NORAH could watch the “Yo Gabba Gabba Live from L.A.” special and “Peppa Pig” reruns all day.

ALI rarely makes TV requests, although she does still enjoy “Bubble Guppies.”

BOTH girls enjoy sightings of the neighborhood bunny rabbit who frequents our backyard. I foresee some sort of bunny pet in our future.

 

 

Bad Daddy, Part 2

It’s been six days since It happened. And  yes, I should have blogged it sooner. (Hence the title.)

I mentioned in my last post how verbal our girls are getting. But nothing prepared me for this:

Friday, Ali flicked a mental switch. And all I could hear was “DADA DADA! DADA DADA!”

And yes, she was directing it at me. With increasing volume and joy at seeing me.

Cue heart melting into puddle.

And last night, just because she wanted to make sure she was mentioned in this blog post, Norah said — quite clearly, to both Shannon and me — “Sit down” whilst standing on her little pink chair. She then sat down, taking her own advice.

It feels like I should do this every day. I’m at work, but this took like four minutes to do. Am I too selfish and wrapped up in stupid things to capture moments like these? Answer: Kinda, yeah.

I promise to try to be better about it. Excuses abound, but that’s not fair. Some day in the year 2031, my daughters might be hanging out reading Dad’s old blogs (“How quaint!” they may chuckle at our primitive technology) and wishing that I had been more online-attentive.

I’m a writer, for Pete Rose’s sake. Paid for my skill with words. I should be better at this kind of thing.

Sorry, girls. Daddy’s only human. (Clearly, one of the greatest living humans, but still.)

Please don’t put me on a floating chunk of ice  when I get old.

Our angels

Bad Daddy.

I have been incredibly lazy/stupid/wrong in not updating the blogworld about our girls. Of course, I never get more than 100 readers (and that’s on a HUGE day), so this is really more for posterity than reader entertainment.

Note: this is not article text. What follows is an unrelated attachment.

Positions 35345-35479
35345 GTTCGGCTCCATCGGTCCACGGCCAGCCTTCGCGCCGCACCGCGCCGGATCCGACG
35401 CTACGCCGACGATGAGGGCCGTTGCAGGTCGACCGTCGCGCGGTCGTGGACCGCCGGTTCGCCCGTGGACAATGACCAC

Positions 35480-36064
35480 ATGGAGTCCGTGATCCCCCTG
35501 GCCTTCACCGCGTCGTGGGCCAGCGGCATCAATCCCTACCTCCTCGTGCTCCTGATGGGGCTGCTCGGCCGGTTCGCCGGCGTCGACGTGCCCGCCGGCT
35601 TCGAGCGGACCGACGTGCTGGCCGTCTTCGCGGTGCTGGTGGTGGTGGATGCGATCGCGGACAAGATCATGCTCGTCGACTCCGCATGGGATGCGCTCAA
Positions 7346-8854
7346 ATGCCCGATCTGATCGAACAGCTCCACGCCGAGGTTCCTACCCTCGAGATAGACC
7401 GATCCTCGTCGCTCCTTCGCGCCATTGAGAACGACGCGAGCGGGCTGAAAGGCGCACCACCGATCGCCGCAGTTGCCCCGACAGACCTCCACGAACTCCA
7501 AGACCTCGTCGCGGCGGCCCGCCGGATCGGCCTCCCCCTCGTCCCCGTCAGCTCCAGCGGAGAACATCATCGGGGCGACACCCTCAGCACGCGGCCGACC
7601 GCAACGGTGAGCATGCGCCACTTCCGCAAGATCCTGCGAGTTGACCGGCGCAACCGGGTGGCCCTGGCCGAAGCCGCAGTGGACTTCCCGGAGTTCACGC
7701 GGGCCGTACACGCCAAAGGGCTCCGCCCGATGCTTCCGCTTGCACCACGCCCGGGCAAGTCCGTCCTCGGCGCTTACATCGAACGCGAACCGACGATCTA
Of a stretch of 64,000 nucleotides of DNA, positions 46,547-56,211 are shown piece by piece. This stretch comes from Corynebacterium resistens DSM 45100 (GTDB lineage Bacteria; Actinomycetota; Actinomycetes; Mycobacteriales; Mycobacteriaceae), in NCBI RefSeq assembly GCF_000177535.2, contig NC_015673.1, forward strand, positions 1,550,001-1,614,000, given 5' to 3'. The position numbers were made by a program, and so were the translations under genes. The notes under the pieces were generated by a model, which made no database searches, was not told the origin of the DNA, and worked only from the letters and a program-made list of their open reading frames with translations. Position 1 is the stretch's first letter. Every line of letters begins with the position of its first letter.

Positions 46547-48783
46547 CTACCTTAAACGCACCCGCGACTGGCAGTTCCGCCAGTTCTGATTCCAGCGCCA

Ali has caught up to Norah and is walking around with speed. She’s a bit more verbal, and recognizes “ball” and “banana” and a variety of other words in print. She’s also eating better, although is still sometimes finicky.

Norah loves to give hugs and, as we discovered a couple nights ago, laughs hysterically at sneezes — especially fake ones that send your arms and legs flying. The sound of her laughter is completely infectious.

They are healthy, happy little girls who will turn 2 on April 16. (We are not expecting anything “terrible” about their “twos.”)

It has been an unbelievable journey thus far, and I eagerly anticipate every minute I can spend with them. (Being back at a full-time job with an hour-long commute cuts into Daddy Time, but I’m doing my best.)

And when they finally do figure out how to say “I love you, Daddy,” I completely plan on melting into a big fat puddle.

Twins Update, 9/28/10

Amazing progress for our girls.

Norah = walking pretty much everywhere, mostly looking like little old drunk lady; crawling up stairs at a high rate of speed; little buds of teeth FINALLY poking out thanks to pretty much an entire lifetime of painful teething (poor girl!); some tantrum-throwing, but we think that’s related to the teething; grabs stuff from her sister but sometimes shares back; serves as my alarm clock, talking loudly between 8 and 8:30 every morning.

Alex = crawling up stairs all by herself, pulls herself up, starting to stand on her own…walking is next on the agenda; repeating certain words, loves counting along with Mommy (especially “two” and “FIVE!”); loves to read and constantly brings over books for us to read; seems to enjoy selecting from the two outfits I hold up each morning; early signs of “neat freak” — stops every fourth step while climbing to hand us carpet lint, won’t take next spoonful of food sometimes unless she hands me a bit of leftover Cheerio.

Seventeen-and-a-half months of awesomeness.

Twins Update, 8/16/10

Tonight, I put the pillow from one of the girls’ old bouncy seats on my head, showed it to Norah, and said “hat.” And she responded by saying “hat” perfectly.

A minute later, I handed a green ball (from our own personal ball pit — courtesy my brothers and my sister-in-law) to Alex and said “ball.” And she responded by saying “ball” perfectly.

My girls rock.

Twins Update, 7/14/10

At about 4:40 p.m. Central, Alexandra Faye Rose Rubin stood up on her own! Naturally, after all day with Daddy, it was Mommy who found young Alex standing in her crib. (This isn’t about YOU, Daddy.)

It may have taken her a little longer to catch up to Norah in the standing department, but Mommy and Daddy are mega-proud of Alex. And just in time for the girls’ 15-month birthday on Friday!

Sorry no photo available…we were too excited to think about snapping one. Stupid 20th-century parents.